I’m running out of the AOI518 nFETs, and they’ve been discontinued, so I decided today to try characterizing replacement parts that I had bought some time ago: PSMN022-30PL nFETs. Since I now have a function generator (the FG085) that can do slow triangle waves with reasonably good control over the voltage range, I decided to use that to drive the test and PteroDAQ to record the data. The use of PteroDAQ limits me to 3.3V on the analog-to-digital converter, but I was mainly interested in determining where the nFET turned on, not measuring how it behaves with high voltages or currents, so that’s ok.
The circuit I used started out very simple, with just the function generator, the nFET, a current-sensing resistor, and the KL25Z board for PteroDAQ, but I later added a pair of op amps as unity gain buffers, because I thought I was having some trouble with high-impedance inputs to the ADC:
I set the function generator to create a 3.3V triangle wave with an offset of 1.7V and a period of 15s, then recorded E21, E20, and E20–E21 at a 60Hz sampling rate. I tried a wide range of resistor sizes, to plot over several decades of current:
To get the straight lines to fit so nicely, I had to do two things: throw away any points where E20–E21 was less than 2mV and add a tiny offset to the E20–E21 voltage (1.2mV). I don’t know whether this offset was coming from the op amps or from the differential amplifier in the KL25. I believe it is from the KL25, since I have seen it in other measurement contexts, even though the offset exceeds the worst-case spec for error on the ADC. I might have been able to get the lines to superimpose better if I had been able to measure the resistors accurately, but I had to rely on the color code, because my Fluke multimeter is broken and my cheap multimeters aren’t accurate to 1% on measuring resistance. I think that the 1kΩ resistor is a bit off (it was a 5% part, not a 1% part).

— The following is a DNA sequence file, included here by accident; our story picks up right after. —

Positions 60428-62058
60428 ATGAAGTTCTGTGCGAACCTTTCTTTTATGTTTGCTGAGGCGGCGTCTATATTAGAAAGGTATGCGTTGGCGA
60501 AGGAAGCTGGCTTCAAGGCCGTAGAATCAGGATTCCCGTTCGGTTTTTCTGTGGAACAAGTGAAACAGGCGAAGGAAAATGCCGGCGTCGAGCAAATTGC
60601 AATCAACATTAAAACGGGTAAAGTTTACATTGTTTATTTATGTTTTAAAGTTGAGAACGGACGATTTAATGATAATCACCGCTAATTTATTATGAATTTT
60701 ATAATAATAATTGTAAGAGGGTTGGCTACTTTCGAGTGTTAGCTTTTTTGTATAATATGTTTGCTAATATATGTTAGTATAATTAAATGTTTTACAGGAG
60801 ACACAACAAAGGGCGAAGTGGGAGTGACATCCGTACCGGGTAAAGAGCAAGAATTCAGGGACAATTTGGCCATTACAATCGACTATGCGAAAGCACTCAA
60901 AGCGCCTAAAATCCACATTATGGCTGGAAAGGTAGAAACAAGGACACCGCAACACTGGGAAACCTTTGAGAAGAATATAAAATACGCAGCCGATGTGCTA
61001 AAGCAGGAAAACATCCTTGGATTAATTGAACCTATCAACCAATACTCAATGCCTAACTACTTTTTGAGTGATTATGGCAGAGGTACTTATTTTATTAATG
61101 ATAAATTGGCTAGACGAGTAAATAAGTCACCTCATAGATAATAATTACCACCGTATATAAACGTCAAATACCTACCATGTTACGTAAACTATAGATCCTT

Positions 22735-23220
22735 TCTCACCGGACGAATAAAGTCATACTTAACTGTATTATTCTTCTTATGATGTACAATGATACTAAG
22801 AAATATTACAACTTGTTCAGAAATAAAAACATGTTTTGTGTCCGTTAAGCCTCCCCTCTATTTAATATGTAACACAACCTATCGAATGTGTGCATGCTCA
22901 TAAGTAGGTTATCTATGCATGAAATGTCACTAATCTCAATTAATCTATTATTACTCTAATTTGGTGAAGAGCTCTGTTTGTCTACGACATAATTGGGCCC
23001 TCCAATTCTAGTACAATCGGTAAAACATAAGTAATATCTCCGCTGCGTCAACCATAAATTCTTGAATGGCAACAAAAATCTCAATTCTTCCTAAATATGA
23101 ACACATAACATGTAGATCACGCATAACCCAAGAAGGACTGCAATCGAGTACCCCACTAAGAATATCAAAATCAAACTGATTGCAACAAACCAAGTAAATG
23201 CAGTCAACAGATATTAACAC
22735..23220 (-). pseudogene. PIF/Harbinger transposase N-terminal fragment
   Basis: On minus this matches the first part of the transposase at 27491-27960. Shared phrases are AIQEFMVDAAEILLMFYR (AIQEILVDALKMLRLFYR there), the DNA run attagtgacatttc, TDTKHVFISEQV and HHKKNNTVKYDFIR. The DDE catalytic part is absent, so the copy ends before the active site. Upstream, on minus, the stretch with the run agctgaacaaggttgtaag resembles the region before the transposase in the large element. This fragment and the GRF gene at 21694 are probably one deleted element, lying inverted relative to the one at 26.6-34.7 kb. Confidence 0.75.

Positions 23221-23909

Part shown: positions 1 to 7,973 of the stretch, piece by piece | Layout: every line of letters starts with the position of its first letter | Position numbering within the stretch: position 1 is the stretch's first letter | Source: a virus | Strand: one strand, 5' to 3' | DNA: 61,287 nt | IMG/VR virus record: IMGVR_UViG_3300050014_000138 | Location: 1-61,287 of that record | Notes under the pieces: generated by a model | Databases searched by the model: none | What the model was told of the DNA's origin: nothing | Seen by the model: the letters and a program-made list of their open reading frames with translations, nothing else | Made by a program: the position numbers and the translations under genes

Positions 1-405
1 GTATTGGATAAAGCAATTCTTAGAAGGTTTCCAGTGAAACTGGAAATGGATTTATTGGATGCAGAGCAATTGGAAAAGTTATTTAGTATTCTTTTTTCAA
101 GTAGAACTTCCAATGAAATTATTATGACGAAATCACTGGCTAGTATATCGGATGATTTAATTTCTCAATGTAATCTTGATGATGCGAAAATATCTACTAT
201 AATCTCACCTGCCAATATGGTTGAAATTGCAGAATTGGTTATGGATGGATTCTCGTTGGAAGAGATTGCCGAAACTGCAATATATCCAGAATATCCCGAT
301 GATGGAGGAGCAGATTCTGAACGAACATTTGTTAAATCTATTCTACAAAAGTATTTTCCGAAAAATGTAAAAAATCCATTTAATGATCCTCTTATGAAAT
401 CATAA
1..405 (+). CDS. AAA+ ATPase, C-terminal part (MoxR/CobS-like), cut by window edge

The interesting thing for me was the negative dynamic resistance around 5.8mA to 68mA. As the current increased, the voltage across the diode-connected nFET dropped. I’ve seen this behavior in nFETs before (see More mess in the FET modeling lab and Negative resistance oscillator), though only in the discontinued NTD5867NL. In that experiment I was able to get a high enough current (around 100mA) to start getting positive resistance again, but I was not able to achieve that with this setup—with smaller resistors to get higher currents I lost the negative resistance and got a nearly constant 1.8V for all currents.
I still have no idea what causes the negative dynamic resistance, nor why some nFETs have it and others don’t (I never observed it for the AOI518, for example). I’ll have to ask some experts on device modeling if this is a commonly observed and modeled phenomenon. It doesn’t appear in the intro books that are I’ve looked at in the field.
(Update 2015 July 8: the I-vs-V curve for this transistor and even more for the NTD5867NL in the More mess in the FET modeling lab post looks to me like a thyristor effect, but I have no idea where in the FET structure a 4-layer thyristor NPNP would be formed.)